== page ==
~Daniel to the Nines~
Daniel 9 is one of the top two passages in the missionary arsenal. Although Isaiah 53 is their favorite go-to passage, there’s enough ambiguity that some Jews still do not seem to see Jesus in the text. With Daniel 9, though, we appear to have a clear date for his arrival and, possibly, his crucifixion.
Here’s how the King James Version (KJV) has the passage (verses 24-26), and although the KJV alters the text a little bit, it’s still a good source for our specific purpose today:
“ Seventy weeks are determined upon thy people and upon thy holy city, to finish the transgression, and to make an end of sins, and to make reconciliation for iniquity, and to bring in everlasting righteousness, and to seal up the vision and prophecy, and to anoint the most Holy.  Know therefore and understand, that from the going forth of the commandment to restore and to build Jerusalem unto the Messiah the Prince shall be seven weeks, and threescore and two weeks: the street shall be built again, and the wall, even in troublous times.  And after threescore and two weeks shall Messiah be cut off, but not for himself…”
In my experience, Christians will present this verse to declare that the Messiah had to arrive before the destruction of the Second Temple and usually stop there. Presumably because there is math involved and because we need to establish timelines, it’s not a passage many wish (or are able) to discuss in depth. Therefore, we need to examine this as simply as possible to determine if Jesus fits the passage, assuming we accept the Christian assertion that this speaks of the Messiah.
It’s important to understand that many prominent Christian apologists (such as Dr. Michael Brown) understand that the seventy “weeks” terminate with the destruction of the Temple in 70CE, which is how normative, classical Judaism understands the timeline as well. With that as our common ground, let’s examine the passage again:
“…from the going forth of the commandment to restore and to build Jerusalem unto the Messiah the Prince shall be seven weeks, and threescore and two weeks”
Summarily, 483 years after a given starting point, the Messiah (literally, “anointed one”) will arrive.
“And after threescore and two weeks shall Messiah be cut off, but not for himself…”
And after a period of 434 years will this person be killed.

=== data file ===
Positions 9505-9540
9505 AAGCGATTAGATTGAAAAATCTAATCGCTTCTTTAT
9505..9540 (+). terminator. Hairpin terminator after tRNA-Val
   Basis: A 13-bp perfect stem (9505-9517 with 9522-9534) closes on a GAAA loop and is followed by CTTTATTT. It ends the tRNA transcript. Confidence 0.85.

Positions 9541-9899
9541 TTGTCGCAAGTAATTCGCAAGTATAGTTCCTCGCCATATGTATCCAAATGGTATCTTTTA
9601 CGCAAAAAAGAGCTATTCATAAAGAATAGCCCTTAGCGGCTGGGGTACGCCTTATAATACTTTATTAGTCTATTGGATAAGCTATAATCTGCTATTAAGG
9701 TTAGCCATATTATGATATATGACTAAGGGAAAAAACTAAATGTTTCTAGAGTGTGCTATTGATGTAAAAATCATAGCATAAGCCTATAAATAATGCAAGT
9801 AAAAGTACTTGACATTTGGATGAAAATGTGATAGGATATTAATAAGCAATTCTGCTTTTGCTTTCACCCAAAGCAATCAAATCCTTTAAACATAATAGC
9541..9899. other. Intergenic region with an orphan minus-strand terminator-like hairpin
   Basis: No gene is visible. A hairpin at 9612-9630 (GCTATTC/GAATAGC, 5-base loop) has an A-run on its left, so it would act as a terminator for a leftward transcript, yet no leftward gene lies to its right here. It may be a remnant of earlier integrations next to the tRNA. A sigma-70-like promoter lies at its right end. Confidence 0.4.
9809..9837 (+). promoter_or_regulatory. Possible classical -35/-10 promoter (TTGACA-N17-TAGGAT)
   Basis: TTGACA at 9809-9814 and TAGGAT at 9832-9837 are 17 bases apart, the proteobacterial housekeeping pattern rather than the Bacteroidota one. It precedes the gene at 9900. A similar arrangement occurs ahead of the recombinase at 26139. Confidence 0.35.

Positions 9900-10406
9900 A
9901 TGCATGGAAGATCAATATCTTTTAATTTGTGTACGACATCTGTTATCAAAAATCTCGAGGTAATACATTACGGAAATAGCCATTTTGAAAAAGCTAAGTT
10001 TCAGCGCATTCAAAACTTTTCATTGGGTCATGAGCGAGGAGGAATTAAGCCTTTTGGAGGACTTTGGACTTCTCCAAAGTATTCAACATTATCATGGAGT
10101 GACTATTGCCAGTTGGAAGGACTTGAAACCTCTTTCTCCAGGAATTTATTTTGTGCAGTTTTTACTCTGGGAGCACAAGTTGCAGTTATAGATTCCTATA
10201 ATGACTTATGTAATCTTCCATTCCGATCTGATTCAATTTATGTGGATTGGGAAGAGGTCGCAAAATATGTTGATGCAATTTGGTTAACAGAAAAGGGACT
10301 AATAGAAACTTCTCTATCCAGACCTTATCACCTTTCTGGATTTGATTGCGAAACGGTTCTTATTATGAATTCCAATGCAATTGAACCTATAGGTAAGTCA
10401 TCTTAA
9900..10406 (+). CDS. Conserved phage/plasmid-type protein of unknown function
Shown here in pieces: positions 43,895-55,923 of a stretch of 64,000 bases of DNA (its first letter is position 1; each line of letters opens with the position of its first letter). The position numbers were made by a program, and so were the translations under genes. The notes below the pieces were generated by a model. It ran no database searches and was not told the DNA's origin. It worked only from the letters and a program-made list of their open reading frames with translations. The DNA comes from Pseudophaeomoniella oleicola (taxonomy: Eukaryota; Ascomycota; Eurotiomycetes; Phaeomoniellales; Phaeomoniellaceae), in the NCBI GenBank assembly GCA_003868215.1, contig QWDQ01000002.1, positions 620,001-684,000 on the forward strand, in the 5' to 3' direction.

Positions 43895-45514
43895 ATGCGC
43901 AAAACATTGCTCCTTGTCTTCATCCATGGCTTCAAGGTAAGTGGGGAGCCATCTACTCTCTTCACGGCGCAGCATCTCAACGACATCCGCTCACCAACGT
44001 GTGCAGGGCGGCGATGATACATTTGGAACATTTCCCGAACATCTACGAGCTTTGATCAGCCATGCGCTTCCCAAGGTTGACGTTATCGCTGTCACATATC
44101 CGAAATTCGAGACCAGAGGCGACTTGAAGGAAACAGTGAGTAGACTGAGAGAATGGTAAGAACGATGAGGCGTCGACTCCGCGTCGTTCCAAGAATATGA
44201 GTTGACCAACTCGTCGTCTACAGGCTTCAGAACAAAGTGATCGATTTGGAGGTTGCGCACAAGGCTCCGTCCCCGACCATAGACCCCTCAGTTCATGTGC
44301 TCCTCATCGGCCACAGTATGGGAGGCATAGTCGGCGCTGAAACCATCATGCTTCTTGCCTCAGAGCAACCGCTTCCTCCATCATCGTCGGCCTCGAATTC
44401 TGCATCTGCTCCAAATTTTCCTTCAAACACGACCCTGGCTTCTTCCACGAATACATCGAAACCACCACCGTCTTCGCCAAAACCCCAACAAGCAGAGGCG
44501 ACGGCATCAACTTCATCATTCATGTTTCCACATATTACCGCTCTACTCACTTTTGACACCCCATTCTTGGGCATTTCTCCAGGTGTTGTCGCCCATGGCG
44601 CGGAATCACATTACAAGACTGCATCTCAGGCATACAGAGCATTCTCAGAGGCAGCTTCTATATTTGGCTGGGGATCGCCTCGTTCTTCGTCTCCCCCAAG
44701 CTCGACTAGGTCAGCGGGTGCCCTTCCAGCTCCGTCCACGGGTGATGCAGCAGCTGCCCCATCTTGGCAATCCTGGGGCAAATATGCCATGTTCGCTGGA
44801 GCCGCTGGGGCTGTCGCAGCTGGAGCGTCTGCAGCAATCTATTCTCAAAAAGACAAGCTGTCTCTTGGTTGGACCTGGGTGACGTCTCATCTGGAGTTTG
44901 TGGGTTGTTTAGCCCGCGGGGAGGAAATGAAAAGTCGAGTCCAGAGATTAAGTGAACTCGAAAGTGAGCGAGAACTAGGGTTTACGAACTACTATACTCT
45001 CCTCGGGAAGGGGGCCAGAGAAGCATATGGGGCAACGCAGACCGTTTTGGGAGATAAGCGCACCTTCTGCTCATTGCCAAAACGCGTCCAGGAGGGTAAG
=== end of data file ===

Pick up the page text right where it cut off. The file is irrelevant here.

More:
Again, for this article we are not dealing with translations or punctuation. Often the Christian who presents this passage will have little familiarity with Hebrew to understand the difference. Our goal is to clarify the passage using their understanding.
If we use the KJV, we see that although the period discusses a 70 “week” period (490 years), there appears to be some ambiguity: where do the 62 “weeks” in verse 26 belong? Are they the same 62 “weeks” from verse 25 or are they a different set? If we were to say that they are different than the previously-mentioned 62 “weeks,” then we have two serious problems.
First, this interpretation would suggest that the Messiah (who arrives after 69 “weeks” and dies after another 62 “weeks”) should have lived 434 years before dying. Should the Christian insist that this speaks of Jesus, then either he was born well before Herod (from Matthew 2) or the census of Quirinius/Caesar Agustus (Luke 2), or that he died well after the destruction of the Second Temple.
The second complication is that if this is a legitimate reading of the text, then we have a period of time much longer than 490 years (7 weeks + 62 weeks + 62 weeks + 1 week = 924 years), and the angel clearly told Daniel that it would be only 490 years, ending with that horrible time in 70CE.
Another possible reading is from the NIV, which reads, (verse 26) “after the sixty-two ‘sevens,’ the Anointed One will be put to death….” The use of the word “the” before “sixty-two” indicates that these sixty-two are the same as the previous sixty-two (which is actually consistent with the Hebrew text, by the way). We then have two more questions to consider regarding the Christian view.
One question is simple: If these are the same 62 weeks, why does verse 25 combine them with the seven weeks? Verse 26 doesn’t say “after the sixty-nine weeks,” or even “after the sixty-two weeks and seven weeks;” it only mentions the sixty-two. This suggests that there are in fact three distinct periods making up the full 70 weeks: seven weeks, sixty-two weeks, and one week.
The second question is a little more complex. As stated above, Jews and most Christians agree the 490 years ends in the year 70. However we look at the timeline (69 and the same 62 or 69 and a new 62), the anointed one is to be cut off immediately before the final week commences, meaning that this anointed one should have died about the year 63. However, no one will say that Jesus lived that long: conservative estimates have Jesus dying before the year 35.
Thus, according to Christian readings of the text, we have a serious conundrum. Christians would have to argue that either A) Jesus was born 400 years before the gospels say he was, B) Jesus lived more than 400 years and was still alive when the Temple was destroyed, or C) that Jesus died in the year 63CE.
However we look at it, Jesus could not have been the subject of Daniel 9.